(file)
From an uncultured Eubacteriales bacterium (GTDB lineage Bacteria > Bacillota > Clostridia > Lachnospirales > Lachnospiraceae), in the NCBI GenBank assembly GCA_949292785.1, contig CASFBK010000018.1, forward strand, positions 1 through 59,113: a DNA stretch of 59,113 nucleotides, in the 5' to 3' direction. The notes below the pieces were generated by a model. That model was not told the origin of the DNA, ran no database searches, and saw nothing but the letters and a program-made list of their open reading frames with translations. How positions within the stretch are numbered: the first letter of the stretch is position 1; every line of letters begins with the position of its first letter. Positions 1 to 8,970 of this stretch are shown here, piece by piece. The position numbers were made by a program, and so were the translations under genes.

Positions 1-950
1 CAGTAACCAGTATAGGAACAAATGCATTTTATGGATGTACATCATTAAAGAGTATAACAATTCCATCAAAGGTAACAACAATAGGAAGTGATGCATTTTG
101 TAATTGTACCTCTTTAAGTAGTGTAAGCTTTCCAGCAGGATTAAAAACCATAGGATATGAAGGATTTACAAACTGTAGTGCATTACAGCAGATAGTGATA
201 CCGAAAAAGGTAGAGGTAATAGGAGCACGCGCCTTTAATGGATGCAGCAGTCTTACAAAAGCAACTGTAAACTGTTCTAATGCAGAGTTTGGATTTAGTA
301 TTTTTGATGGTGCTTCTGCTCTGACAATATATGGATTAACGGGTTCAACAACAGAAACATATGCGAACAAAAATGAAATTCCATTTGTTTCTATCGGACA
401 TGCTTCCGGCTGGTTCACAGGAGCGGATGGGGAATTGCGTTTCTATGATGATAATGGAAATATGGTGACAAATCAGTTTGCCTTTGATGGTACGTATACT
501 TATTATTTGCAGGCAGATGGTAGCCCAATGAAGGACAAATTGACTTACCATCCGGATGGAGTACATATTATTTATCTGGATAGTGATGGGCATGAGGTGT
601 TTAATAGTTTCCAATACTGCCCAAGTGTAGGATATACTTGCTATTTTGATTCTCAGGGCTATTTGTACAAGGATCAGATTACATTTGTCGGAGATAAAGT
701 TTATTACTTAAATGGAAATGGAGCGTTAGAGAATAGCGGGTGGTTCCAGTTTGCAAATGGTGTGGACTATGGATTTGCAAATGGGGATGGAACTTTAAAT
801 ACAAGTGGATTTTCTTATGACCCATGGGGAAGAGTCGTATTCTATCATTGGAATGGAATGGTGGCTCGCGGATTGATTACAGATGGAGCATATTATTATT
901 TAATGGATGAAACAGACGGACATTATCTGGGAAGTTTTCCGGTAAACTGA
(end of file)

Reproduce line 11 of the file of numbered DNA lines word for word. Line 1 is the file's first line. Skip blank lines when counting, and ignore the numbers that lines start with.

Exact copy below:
801 ACAAGTGGATTTTCTTATGACCCATGGGGAAGAGTCGTATTCTATCATTGGAATGGAATGGTGGCTCGCGGATTGATTACAGATGGAGCATATTATTATT